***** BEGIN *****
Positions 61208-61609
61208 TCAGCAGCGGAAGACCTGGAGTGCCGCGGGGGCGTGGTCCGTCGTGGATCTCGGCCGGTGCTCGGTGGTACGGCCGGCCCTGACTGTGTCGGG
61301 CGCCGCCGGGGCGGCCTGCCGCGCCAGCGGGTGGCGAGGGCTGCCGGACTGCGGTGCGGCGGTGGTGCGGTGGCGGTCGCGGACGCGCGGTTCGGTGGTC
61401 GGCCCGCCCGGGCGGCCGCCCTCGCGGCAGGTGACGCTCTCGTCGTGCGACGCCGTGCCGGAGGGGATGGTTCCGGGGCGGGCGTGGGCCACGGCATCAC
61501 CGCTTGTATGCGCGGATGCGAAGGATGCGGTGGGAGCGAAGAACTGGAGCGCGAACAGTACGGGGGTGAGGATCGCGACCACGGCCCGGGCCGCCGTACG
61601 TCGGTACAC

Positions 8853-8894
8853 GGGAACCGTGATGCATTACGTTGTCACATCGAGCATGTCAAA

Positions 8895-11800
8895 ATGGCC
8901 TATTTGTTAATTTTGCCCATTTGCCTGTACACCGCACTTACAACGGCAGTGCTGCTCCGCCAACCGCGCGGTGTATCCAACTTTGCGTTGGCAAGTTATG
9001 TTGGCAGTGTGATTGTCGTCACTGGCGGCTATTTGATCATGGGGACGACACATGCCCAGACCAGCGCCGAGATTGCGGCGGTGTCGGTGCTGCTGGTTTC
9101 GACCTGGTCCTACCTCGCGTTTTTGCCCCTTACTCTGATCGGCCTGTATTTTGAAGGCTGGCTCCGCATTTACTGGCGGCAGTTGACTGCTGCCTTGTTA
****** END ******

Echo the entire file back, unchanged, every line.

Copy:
Positions 61208-61609
61208 TCAGCAGCGGAAGACCTGGAGTGCCGCGGGGGCGTGGTCCGTCGTGGATCTCGGCCGGTGCTCGGTGGTACGGCCGGCCCTGACTGTGTCGGG
61301 CGCCGCCGGGGCGGCCTGCCGCGCCAGCGGGTGGCGAGGGCTGCCGGACTGCGGTGCGGCGGTGGTGCGGTGGCGGTCGCGGACGCGCGGTTCGGTGGTC
61401 GGCCCGCCCGGGCGGCCGCCCTCGCGGCAGGTGACGCTCTCGTCGTGCGACGCCGTGCCGGAGGGGATGGTTCCGGGGCGGGCGTGGGCCACGGCATCAC
61501 CGCTTGTATGCGCGGATGCGAAGGATGCGGTGGGAGCGAAGAACTGGAGCGCGAACAGTACGGGGGTGAGGATCGCGACCACGGCCCGGGCCGCCGTACG
61601 TCGGTACAC

Positions 8853-8894
8853 GGGAACCGTGATGCATTACGTTGTCACATCGAGCATGTCAAA

Positions 8895-11800
8895 ATGGCC
8901 TATTTGTTAATTTTGCCCATTTGCCTGTACACCGCACTTACAACGGCAGTGCTGCTCCGCCAACCGCGCGGTGTATCCAACTTTGCGTTGGCAAGTTATG
9001 TTGGCAGTGTGATTGTCGTCACTGGCGGCTATTTGATCATGGGGACGACACATGCCCAGACCAGCGCCGAGATTGCGGCGGTGTCGGTGCTGCTGGTTTC
9101 GACCTGGTCCTACCTCGCGTTTTTGCCCCTTACTCTGATCGGCCTGTATTTTGAAGGCTGGCTCCGCATTTACTGGCGGCAGTTGACTGCTGCCTTGTTA